Vahid Brown, Don Rassler
5.0 out of 5 stars An amazingly deep yet concise review of Haqqani balancing act — local, regional, global, November 22, 2013
This book is in our J-2 library in Afghanistan and while I have not discussed it with others, believe it is well-regarded. For me it accomplishes something I have not seen elsewhere: it explains the Haqqani, the second most violent and largest group after the Taliban, and it does so concisely.
What I particularly appreciate about this book is the coherent manner in which it examines the value propositions that have positioned Haqqani today at the local, regional, and global levels.
The author’s credit Haqqani’s emergence in the early days to two value propositions: first, the offering of safehaven in Waziristan; and second, the ability to deliver violence on order for the Pakistani military and ISI.
The authors conclude that Haqqani displaced Hezb-i-Islami HIA/HIG) because the Haqqani have had and still have a superior savvy of tribal politics which in turn led to their earning a larger share of the CIA money passed through the ISA by CIA. Above all the authors credit the Haqqani with being able to manage a nuanced balancing act across borders and interests.
Here is the meat, summary notes for those without the time to absorb this excellent book directly:
LOCAL Value Propositions
Centers of religious instruction
Centers for military training
Hub for Taliban cohesiveness and extension of the brand
Trusted supporting partner for Taliban effect and reach
Skilled manager of local relationships to assure logistics reliability
REGIONAL Value Propositions
Spolier and kinetic signaling tool
Diplomatic “office” to shape militancy and influence local commanders
Platform to shape Afghan political landscape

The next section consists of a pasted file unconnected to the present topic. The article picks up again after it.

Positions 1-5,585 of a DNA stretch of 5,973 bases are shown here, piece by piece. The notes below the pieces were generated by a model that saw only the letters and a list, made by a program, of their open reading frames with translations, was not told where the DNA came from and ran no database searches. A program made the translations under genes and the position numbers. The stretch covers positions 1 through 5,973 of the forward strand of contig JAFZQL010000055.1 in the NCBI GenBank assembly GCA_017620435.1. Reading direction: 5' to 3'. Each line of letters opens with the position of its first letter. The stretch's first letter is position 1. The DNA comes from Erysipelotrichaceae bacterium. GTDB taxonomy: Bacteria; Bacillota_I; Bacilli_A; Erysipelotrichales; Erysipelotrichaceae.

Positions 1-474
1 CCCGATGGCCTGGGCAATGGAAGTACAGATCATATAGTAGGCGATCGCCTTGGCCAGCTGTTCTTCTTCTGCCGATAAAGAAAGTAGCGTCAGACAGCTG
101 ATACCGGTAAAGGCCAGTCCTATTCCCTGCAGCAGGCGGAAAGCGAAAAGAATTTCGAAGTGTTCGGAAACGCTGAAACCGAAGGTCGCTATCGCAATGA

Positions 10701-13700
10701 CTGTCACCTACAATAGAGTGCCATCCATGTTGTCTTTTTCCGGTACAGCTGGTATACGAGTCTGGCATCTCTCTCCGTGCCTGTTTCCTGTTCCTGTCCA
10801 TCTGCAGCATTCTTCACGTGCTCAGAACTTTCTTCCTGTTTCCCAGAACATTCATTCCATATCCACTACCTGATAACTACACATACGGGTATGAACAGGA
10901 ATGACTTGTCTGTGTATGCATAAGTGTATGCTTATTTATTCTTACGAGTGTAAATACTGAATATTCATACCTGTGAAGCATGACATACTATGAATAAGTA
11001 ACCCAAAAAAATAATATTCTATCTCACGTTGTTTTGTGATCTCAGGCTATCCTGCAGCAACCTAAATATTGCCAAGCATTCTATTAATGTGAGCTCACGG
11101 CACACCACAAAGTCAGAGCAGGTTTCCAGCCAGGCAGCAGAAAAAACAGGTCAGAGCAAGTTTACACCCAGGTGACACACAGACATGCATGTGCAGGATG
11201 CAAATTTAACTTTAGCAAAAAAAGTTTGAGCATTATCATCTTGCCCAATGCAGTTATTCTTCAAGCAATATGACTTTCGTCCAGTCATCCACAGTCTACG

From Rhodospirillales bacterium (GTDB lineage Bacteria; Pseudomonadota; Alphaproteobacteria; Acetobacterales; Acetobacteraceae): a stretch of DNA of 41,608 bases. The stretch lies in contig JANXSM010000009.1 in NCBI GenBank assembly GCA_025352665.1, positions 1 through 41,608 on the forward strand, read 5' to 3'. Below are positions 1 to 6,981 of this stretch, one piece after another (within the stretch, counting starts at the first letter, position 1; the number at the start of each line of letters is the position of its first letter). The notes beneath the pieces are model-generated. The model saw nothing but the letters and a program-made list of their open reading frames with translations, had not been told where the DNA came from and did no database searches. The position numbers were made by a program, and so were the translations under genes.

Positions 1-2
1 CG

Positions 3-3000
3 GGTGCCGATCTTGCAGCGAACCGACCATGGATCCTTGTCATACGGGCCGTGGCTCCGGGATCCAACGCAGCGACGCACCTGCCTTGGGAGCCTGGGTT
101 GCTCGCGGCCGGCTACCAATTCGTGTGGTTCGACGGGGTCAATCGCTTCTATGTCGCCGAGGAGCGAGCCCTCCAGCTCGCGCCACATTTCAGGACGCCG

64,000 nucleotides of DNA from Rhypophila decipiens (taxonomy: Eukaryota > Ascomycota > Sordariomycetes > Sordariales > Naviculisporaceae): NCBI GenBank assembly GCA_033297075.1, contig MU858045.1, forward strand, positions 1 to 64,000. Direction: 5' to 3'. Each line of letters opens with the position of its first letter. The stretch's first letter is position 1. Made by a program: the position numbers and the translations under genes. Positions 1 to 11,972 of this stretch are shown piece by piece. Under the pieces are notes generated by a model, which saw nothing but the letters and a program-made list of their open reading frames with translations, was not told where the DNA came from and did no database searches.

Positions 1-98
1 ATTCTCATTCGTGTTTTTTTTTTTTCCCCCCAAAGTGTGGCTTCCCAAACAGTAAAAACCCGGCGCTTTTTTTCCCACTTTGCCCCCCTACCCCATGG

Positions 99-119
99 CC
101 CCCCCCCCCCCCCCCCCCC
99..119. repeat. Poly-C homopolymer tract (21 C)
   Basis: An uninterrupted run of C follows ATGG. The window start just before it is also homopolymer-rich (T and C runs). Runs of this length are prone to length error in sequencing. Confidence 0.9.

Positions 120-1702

GLOBAL Value Propositions
Operational access and local partnering
Enabling media and promotion of Al Qaeda relevance to Afghan jihad
Information Operations master of the art:
— borrowed footage
— cross promotions
— guest appearances
— Martyrdom biographics
— Connecitons to jihadist media personalities
Brotherhood and safehaven services, come as you are
The book concludes with a nuanced view that I found absorbing. The book offers a model for evaluating personal, financial, ideological/religous, and circumstances cause and effect among non-state groups.
The authors end with the observation that as Haqqani videos in Urdu begin to proliferate, this is a clue, and the question, what will it take to break the cycle? On this point I would refer to the other book I was able to skim through today (time in Afghanistan is counted in minutes, not hours, for personal browsing), God’s Terrorists: The Wahhabi Cult and the Hidden Roots of Modern Jihad.
I regret I could not give this book the time it merits, but in posting this quick review with my own notes for my own memory, I hope I am encouraging others to give it a good look. We simply do not do intelligence at the individual and sub-state level, still today, in part because we have a legacy system that was built to obsess on static state hard-targets. As I wrote years ago, we have a super highway between DC and Moscow, and several cadillacs that are fine for that highway, but worthless off the road. We need to melt them down and reconstitute a US intelligence community of thousands of jeeps, motorcycles, and bicyles, with a new multinational sharing mind-set. That’s how I plan to spend my next 20 years. Learn more at Phi Beta Iota the Public Intelligence Blog.
Robert David STEELE Vivas
THE NEW CRAFT OF INTELLIGENCE: Personal, Public, & Political (2002)